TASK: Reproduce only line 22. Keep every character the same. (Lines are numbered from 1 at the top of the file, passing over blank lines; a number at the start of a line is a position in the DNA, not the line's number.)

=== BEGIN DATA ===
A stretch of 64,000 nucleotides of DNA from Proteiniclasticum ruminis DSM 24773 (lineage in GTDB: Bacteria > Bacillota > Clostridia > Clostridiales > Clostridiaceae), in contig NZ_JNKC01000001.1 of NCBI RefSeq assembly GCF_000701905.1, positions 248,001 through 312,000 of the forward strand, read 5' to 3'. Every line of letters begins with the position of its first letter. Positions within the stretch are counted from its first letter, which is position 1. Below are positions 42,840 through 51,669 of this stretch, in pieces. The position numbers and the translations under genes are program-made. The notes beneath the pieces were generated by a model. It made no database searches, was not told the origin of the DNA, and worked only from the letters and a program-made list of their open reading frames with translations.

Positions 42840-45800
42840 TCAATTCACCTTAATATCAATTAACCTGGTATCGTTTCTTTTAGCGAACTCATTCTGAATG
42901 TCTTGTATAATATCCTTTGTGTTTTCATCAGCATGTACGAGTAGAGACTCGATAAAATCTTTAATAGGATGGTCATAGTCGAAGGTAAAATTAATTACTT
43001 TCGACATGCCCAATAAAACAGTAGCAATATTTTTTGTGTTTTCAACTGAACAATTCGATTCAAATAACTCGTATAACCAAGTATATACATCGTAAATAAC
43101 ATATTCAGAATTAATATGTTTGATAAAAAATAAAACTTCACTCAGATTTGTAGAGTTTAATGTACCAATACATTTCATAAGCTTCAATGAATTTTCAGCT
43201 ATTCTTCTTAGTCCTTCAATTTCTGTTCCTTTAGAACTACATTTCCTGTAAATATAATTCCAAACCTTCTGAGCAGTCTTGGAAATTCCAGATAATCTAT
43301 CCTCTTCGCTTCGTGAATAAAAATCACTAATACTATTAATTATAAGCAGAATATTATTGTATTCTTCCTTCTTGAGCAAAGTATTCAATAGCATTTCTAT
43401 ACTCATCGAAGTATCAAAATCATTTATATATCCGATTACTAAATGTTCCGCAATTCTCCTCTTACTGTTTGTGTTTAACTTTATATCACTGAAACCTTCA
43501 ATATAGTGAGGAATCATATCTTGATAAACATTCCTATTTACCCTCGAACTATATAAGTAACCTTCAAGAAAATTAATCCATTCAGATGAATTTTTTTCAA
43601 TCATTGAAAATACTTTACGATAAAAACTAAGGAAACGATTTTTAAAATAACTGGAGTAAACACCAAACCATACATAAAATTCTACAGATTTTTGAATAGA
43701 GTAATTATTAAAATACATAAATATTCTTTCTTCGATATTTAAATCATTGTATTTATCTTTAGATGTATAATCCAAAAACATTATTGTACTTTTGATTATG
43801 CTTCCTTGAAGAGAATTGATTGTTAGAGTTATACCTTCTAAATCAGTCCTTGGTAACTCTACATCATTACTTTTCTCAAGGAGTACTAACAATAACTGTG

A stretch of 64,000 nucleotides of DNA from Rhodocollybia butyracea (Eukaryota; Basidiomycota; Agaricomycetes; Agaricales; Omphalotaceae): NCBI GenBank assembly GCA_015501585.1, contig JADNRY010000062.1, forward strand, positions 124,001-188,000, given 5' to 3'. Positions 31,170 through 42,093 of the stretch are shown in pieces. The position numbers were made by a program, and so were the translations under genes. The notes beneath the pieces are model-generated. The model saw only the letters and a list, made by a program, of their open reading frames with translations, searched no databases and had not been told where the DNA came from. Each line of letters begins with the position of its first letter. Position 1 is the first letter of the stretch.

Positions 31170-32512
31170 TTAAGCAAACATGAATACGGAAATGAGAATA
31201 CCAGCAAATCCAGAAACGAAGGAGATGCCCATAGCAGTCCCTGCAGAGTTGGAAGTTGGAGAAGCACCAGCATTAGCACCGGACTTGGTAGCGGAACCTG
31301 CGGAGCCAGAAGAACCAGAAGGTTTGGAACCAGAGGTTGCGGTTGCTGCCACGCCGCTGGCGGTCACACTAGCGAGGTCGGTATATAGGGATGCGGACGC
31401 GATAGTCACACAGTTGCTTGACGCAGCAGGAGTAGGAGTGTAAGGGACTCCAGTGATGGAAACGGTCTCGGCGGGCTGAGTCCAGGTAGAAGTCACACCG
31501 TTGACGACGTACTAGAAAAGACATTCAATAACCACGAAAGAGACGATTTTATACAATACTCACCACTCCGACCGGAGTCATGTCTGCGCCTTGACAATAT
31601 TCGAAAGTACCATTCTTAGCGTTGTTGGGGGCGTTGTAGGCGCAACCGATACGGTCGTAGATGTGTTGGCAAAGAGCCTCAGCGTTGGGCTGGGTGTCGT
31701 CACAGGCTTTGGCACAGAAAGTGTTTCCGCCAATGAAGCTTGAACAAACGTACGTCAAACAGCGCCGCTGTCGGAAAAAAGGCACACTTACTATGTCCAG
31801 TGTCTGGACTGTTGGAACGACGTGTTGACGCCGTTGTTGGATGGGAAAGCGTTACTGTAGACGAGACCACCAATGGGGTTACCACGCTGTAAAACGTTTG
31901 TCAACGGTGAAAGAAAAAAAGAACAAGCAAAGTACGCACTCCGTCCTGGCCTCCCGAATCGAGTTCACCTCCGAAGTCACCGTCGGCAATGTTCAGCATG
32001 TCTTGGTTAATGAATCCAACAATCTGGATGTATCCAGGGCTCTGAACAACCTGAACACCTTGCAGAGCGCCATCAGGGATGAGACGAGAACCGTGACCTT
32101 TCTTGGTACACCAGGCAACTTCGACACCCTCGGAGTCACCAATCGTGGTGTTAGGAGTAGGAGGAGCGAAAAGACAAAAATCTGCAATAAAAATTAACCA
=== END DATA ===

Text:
31701 CACAGGCTTTGGCACAGAAAGTGTTTCCGCCAATGAAGCTTGAACAAACGTACGTCAAACAGCGCCGCTGTCGGAAAAAAGGCACACTTACTATGTCCAG